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H.Fritz English 10, Week 21 Wrapping up Tempest Unit Poetry Out Loud and MCAS Prep.

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Presentation on theme: "H.Fritz English 10, Week 21 Wrapping up Tempest Unit Poetry Out Loud and MCAS Prep."— Presentation transcript:

1 H.Fritz English 10, Week 21 Wrapping up Tempest Unit Poetry Out Loud and MCAS Prep

2 Monday 2/7/11 Learning Goals: SWBAT 1. Summarize and review Act 5 of The Tempest by pair sharing their homework and watching Act Explain how margin summary notes will help them understand the main idea of Prospero’s Epilogue. Do Now: 1. What does Prospero say to Alonso, Antonio and Sebastian in Ac t 5? Summarize this part of the scene (review lines 60-85). Agenda: 1.Do Now and HW check 2.Pair share HW– each pair will summarize the main events of Act 5 3.Review lines HW: Margin summary notes take home quiz on epilogue.

3 Discussion Questions 1.Why did Prospero forgive his enemies? 2.Did Prospero change from the beginning of the play to the end of the play? How? If so, what caused him to change? 3.What would he have gained from revenge? 4.What did he gain from forgiveness? LG/SWBAT:Summarize and review Act 5 of The Tempest by pair sharing their homework and watching Act 5.

4 Tuesday 2/8/11 Learning Goals: SWBAT 1. Identify the main idea of Prospero’s speech in Act 5 by working with a partner to complete margin summary notes. 2. Summarize the main events from Acts 4 and 5 by taking a test. Do Now: 5 minutes! In at least three complete sentences: Do any of the characters from this play change by the end? Identify the character, explain what causes the change and how this change affects the entire play. Agenda: 1.Do Now (5 minutes) 2.Group reviews Act 5 from yesterday’s class work. (5 minutes) 3.Partner work– margin summary notes on Prospero’s speech (10 minutes)– partner’s hand in their work. 4.Quiz on Acts 4 and 5 5.Watch/read epilogue. HW: If possible, select a poem for the poetry out loud competition. *** Margin summary notes on the epilogue.

5 Act 5, lines 42-52

6 Lines 53-65

7 Quiz on Acts 4 and 5 Directions: Answer the following questions on a separate sheet of loose-leaf paper. Act 4: 1.How does Prospero change his behavior toward Fer dinand? 2.What warning does Prospero give to Ferdinand and why? 3.What is the purpose of the show Prospero has Ariel put on for Ferdinand and Miranda (with the Greek goddesses)? 4.Why does Prospero suddenly stop the performance? 5.How do Prospero and Ariel trick Caliban, Trinculo and Stephano at the end of Act four? What happens to them? Act 5: 6. What/who causes Prospero to change his mind about taking revenge on his enemies? 7. What does Prospero vow (promise) to give up after he has completed his plan? 8. How does this play end? LG/SWBAT: Summarize the main events from Acts 4 and 5 by taking a test.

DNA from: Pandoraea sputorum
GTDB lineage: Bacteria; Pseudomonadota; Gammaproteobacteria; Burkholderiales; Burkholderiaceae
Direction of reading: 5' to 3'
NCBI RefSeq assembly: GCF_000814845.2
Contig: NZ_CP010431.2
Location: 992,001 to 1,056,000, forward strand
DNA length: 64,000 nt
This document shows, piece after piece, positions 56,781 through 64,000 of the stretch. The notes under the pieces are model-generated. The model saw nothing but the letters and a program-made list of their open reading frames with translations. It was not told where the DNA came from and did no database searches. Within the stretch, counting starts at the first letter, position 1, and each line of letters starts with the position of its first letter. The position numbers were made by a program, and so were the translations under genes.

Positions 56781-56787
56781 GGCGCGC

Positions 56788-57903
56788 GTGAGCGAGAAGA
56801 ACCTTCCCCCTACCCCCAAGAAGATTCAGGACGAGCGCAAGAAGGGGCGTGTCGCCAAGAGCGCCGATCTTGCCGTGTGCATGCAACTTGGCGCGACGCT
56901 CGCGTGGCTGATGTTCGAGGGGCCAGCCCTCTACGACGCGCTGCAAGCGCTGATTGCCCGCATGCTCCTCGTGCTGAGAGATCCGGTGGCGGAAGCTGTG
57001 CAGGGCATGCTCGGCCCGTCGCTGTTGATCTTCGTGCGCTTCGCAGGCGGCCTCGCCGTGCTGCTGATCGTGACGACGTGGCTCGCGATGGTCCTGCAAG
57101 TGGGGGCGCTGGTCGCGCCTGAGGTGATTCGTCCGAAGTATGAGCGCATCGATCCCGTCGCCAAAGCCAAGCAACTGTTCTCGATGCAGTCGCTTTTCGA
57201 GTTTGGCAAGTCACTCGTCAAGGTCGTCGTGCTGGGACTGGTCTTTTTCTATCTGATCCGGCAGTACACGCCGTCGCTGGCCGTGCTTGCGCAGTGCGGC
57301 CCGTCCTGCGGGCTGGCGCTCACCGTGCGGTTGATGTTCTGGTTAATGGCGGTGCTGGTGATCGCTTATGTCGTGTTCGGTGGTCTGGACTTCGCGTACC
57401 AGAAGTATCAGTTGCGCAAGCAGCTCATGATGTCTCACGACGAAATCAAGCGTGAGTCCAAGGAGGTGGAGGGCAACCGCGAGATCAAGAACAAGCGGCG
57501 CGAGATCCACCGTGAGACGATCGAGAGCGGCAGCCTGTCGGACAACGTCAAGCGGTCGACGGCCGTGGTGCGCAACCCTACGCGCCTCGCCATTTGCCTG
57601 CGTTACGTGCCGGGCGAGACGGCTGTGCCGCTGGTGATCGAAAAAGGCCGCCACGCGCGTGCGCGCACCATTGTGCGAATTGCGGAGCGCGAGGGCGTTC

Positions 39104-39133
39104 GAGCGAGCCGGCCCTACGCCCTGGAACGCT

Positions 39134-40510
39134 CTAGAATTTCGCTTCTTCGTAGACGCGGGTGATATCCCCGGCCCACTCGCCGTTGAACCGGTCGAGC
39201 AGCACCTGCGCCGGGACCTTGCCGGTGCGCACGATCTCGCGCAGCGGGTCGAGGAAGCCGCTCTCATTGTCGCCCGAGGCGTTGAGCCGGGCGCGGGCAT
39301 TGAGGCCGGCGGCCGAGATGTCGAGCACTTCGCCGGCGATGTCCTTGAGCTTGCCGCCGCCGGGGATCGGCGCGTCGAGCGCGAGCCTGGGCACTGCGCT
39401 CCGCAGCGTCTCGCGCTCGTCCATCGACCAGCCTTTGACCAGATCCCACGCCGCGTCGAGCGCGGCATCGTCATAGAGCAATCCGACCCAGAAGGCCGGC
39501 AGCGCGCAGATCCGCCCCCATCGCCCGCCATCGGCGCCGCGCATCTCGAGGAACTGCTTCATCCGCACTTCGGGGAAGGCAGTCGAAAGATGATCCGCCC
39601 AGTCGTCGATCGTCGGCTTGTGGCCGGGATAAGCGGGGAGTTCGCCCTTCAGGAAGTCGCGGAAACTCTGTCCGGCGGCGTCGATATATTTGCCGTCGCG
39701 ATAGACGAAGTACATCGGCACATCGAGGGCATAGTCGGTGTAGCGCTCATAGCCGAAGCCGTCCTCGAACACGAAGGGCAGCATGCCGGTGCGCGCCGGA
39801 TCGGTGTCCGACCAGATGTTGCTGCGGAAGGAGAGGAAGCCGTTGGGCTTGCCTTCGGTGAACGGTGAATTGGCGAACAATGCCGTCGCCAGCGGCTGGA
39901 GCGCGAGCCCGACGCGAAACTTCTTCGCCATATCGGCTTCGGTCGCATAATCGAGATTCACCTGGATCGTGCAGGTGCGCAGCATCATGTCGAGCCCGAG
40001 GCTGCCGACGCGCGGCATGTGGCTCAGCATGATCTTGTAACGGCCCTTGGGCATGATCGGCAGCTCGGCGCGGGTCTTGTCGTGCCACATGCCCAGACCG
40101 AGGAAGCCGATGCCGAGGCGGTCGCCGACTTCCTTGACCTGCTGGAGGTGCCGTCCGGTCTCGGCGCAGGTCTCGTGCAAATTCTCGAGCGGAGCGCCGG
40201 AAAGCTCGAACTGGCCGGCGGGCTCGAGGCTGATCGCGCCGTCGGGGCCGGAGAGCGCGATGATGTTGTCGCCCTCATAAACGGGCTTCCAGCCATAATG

8 Wednesday 2/9/11 Learning Goals: SWBAT 1. Summarize the main events of Acts 4 and 5 by taking a quiz. 2. Explain the poetry out loud unit requirements and select a poem for the poetry out loud competition. Do Now: 10 minutes! Quiz! Answer all questions in complete sentences on loose-leaf paper. Agenda: 1.Do Now/ Quiz 2.Watch Act 5 3.Introduce Poetry Out Loud Unit watch?v=A4URwHJhjtU watch?v=A4URwHJhjtU 4.Laptops– select a poem! 5.Share recitation techniques HW: Memorize your poem!

9 Poetry Out Loud 2011 Each student is required to choose a poem, print their poem out, memorize their poem and recite their poem in our class competition. You will memorize your poem in two parts and each part will count as a third quarter homework assignment. You will recite your poem in class on Monday 2/14/11 in our class competition– this will count as a third quarter quiz grade. You will work on analyzing the meaning of your poem and understanding the poet’s use of figurative language in class (this will count as class work). LG: SWBAT Explain the poetry out loud unit requirements and select a poem for the poetry out loud competition.

10 Thursday 2/10/11 Learning Goals: SWBAT 1. Describe at least three types of figurative language and identify examples of these types of figurative language in poetry from Poetry Out Loud. Do Now: Why did you choose the poem that you chose? What is your poem about? What lines/words seem most important to you and why? Agenda: 1.Do Now and HW check (poetry out loud poem) 2.Mini-lesson on figurative language and notes on figurative language. 3.Group Work: Identifying three examples of figurative language in our poems. 4.Whole class review/share out of group work. 5.Exit Ticket Homework: Complete the Analysis Chart for your poem and work and have half of your poem memorized tomorrow!

11 What is Figurative Language? Notes: Thursday 2/10/11 Learning Goals: SWBAT 1. Describe at least three types of figurative language and identify examples of these types of figurative language in poetry from Poetry Out Loud. Draw:

12 What is Figurative Language? Whenever you describe something by comparing it with something else, you are using figurative language. Figurative language is not literal. Thursday 2/10/11 Learning Goals: SWBAT 1. Describe at least three types of figurative language and identify examples of these types of figurative language in poetry from Poetry Out Loud.

13 Notes on Figurative Language! Figurative LanguageDescriptionExample SimileA simile uses the words “like” or “as” to compare one object or idea with another to suggest they are alike. Busy as a bee MetaphorThe metaphor states a fact or draws a verbal picture by the use of comparison. A simile would say you are like something; a metaphor is more positive - it says you are something. You are what you eat. PersonificationA figure of speech in which human characteristics are given to an animal or an object The wind screamed through the trees. AlliterationThe repetition of the same initial letter, sound, or group of sounds in a series of words. Alliteration includes tongue twisters. She sells seashells by the seashore. OnomatopoeiaThe use of a word to describe or imitate a natural sound or the sound made by an object or an action. Snap Crackle Pop HyperboleAn exaggeration that is so dramatic that no one would believe the statement is true. Tall tales are hyperboles. He was so hungry, he ate that whole cornfield for lunch, stalks and all. Thursday 2/10/11 Learning Goals: SWBAT 1. Describe at least three types of figurative language and identify examples of these types of figurative language in poetry from Poetry Out Loud.